Formally, anonymous credentials are two-party cryptographic protocols where a user interacts with an issuer. Such protocols were first introduced by Chaum in [Chaum], and several practical instantiations have followed.
There are two core security notions that that an anonymous credential scheme should satisfy: unforgeability an unlinkability. Informally, unforgeability protects the issues and makes sure that no unauthorized credential is spent. On the other hand, unlinkability protects the user and makes sure that the user cannot be tracked across sessions.
The literature proposes many more additional features that extend the properties of the scheme, such as embedding (authenticated) public metadata, revocation, and blacklisting. For readability, we have compressed them below.
Unforgeability refers to the notion that an adversary should not be able to create credentials without the appropriate authorizations. It should not be able to do so even after interacting multiple times with an issuer.
In the case of tokens, we generally ask one-more-unforgeability, i.e. that it is not possible to spend more tokens than have been issued. In the case of credentials, we generally ask the adversary cannot authenticate for a credentials that was not issued in the first place, even after observing credentials of other users.
Unlinkability, also known as blindness, or context-hiding in other works, indicated that the redemption of a credential (where the user is anonymous) cannot be linked to its respective issuance (where the user is identified).
An anonymous credential scheme where linking the token to a user is protected by information-theoretic security guarantees has perfect, or strong unlinkability. This property has been formally studied in [AMO08], and guarantees that attacks on classical cryptosystems by unbounded adversaries will not allow linkage of activity in the future.
Anonymous tokens and credentials may introduce additional features, for helping thwi solving specific problems.
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A system is said to have concurrent security if the signer or issuer of tokens or credentials can engage in multiple, concurrent issuances at the same time without affecting security. Many schemes only include proofs that consider sequential security, wherein at most one issuance flow occurs at a time, yet fail to achieve concurrent security. In practice, concurrent security is paramount.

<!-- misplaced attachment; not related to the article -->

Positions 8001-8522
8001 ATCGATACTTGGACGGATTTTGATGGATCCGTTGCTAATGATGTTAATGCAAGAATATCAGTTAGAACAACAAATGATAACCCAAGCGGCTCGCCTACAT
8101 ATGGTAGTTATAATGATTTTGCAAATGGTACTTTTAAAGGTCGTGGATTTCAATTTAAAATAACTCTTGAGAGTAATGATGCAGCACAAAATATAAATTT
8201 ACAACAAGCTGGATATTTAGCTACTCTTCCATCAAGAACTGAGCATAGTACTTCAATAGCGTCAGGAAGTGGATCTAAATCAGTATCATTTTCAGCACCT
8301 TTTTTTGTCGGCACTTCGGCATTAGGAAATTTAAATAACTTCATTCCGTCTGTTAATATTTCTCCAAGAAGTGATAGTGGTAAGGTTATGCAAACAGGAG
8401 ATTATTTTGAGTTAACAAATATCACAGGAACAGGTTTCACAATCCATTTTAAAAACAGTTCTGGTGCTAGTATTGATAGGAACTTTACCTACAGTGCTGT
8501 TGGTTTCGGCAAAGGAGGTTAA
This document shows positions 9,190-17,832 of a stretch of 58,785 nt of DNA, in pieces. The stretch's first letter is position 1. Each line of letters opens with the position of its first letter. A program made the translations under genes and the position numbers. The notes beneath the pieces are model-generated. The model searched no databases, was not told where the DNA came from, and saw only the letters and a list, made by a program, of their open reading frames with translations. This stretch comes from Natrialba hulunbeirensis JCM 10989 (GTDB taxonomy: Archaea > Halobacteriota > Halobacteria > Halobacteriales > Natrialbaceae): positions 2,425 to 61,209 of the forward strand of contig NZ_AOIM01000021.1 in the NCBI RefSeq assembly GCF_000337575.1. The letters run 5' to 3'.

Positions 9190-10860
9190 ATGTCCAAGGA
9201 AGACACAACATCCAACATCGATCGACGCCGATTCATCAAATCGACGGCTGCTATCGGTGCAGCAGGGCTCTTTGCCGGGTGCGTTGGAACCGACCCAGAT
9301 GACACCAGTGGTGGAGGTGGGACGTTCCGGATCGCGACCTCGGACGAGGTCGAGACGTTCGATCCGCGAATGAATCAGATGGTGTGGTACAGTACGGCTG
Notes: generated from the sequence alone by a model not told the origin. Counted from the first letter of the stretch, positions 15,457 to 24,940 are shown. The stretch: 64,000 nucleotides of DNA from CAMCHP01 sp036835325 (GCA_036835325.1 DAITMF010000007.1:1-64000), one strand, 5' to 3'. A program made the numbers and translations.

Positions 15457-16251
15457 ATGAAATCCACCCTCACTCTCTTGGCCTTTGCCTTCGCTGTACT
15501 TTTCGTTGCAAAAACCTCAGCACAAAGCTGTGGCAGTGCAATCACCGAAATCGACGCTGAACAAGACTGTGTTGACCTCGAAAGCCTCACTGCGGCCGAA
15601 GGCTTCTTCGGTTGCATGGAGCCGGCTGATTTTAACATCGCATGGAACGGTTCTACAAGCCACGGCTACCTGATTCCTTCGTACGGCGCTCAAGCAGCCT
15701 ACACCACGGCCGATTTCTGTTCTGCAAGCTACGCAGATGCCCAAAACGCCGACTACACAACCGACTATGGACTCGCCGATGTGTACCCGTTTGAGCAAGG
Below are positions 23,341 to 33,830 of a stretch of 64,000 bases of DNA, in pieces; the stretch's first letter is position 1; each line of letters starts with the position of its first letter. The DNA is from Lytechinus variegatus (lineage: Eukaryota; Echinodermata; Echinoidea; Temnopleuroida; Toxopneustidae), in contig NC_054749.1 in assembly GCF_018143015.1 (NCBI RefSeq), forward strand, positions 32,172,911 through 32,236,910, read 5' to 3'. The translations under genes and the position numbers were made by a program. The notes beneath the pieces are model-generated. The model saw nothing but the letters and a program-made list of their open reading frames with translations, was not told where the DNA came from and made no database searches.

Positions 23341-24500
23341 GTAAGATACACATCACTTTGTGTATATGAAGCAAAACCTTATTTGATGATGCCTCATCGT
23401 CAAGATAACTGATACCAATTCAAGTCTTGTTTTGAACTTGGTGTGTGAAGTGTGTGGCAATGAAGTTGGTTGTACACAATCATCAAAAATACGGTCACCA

Single-Show and Multi-Show
Tokens or credentials may be either single- or multi-show, depending on the cryptographic construction. For example, tokens derived from the output of an OPRF protocol are typically single-show because spending the same token twice forces the client to reveal the same input twice, thereby breaking unlinkability. Credentials that permit multi-show operations (such as [CL06])
Credentials may permit attaching associated data during an issuance transaction. Attaching metadata to credentials can lead to not guarantee the desired level of anonymity. In scenarios where metadata is permitted, credentials are only unlinkable from the set of users with the same metadata (regardless of whether it is public or private).
Anonymous credentials with “Public Attributes” can include metadata (e.g. provider, country of origin). The metadata is generated and signed by the issuer as part of the “credential issuance” protocol, and are visible by the credential holder.
Certain schemes allow “selective disclosure” of attributes during token redemption which allows the user to choose which attributes to reveal and which ones to keep secret, while other schemes require disclosing all attributes.
Credentials with “Private Attributes” include metadata that is created by and visible to the issuer but not by the credential holder. This can allow services to “shadowban” or rate-limit flagged users.
Private attributes must hold privacy: it must be infiseable for the issuer to link two credentials with the same set of private attributes.
Introduced in CL06, delegatable anonymous credential system allow participants to use their credentials anonymously, as well as anonymously delegate them to other participants.
A credential scheme where there can be multiple credential issuers which can also potentially be Byzantine. (see Coconut).